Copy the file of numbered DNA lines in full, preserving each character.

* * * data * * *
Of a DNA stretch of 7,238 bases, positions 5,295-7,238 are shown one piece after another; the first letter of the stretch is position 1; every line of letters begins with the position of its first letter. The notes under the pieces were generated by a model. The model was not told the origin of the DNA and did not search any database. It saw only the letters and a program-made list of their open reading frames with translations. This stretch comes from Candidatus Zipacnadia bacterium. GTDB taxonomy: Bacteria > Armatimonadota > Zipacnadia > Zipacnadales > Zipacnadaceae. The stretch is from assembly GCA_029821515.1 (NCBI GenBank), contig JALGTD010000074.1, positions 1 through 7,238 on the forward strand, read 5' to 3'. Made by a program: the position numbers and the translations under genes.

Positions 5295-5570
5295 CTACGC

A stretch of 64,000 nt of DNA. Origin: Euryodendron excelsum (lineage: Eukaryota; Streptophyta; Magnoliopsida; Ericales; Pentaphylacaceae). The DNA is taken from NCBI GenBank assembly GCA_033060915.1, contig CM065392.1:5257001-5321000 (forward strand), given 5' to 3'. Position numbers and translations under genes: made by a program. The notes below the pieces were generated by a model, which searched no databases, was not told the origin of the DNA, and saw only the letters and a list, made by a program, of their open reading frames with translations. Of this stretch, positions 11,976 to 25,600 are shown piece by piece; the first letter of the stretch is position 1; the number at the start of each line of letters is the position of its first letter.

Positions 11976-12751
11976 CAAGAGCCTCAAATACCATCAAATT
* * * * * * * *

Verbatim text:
Of a DNA stretch of 7,238 bases, positions 5,295-7,238 are shown one piece after another; the first letter of the stretch is position 1; every line of letters begins with the position of its first letter. The notes under the pieces were generated by a model. The model was not told the origin of the DNA and did not search any database. It saw only the letters and a program-made list of their open reading frames with translations. This stretch comes from Candidatus Zipacnadia bacterium. GTDB taxonomy: Bacteria > Armatimonadota > Zipacnadia > Zipacnadales > Zipacnadaceae. The stretch is from assembly GCA_029821515.1 (NCBI GenBank), contig JALGTD010000074.1, positions 1 through 7,238 on the forward strand, read 5' to 3'. Made by a program: the position numbers and the translations under genes.

Positions 5295-5570
5295 CTACGC

A stretch of 64,000 nt of DNA. Origin: Euryodendron excelsum (lineage: Eukaryota; Streptophyta; Magnoliopsida; Ericales; Pentaphylacaceae). The DNA is taken from NCBI GenBank assembly GCA_033060915.1, contig CM065392.1:5257001-5321000 (forward strand), given 5' to 3'. Position numbers and translations under genes: made by a program. The notes below the pieces were generated by a model, which searched no databases, was not told the origin of the DNA, and saw only the letters and a list, made by a program, of their open reading frames with translations. Of this stretch, positions 11,976 to 25,600 are shown piece by piece; the first letter of the stretch is position 1; the number at the start of each line of letters is the position of its first letter.

Positions 11976-12751
11976 CAAGAGCCTCAAATACCATCAAATT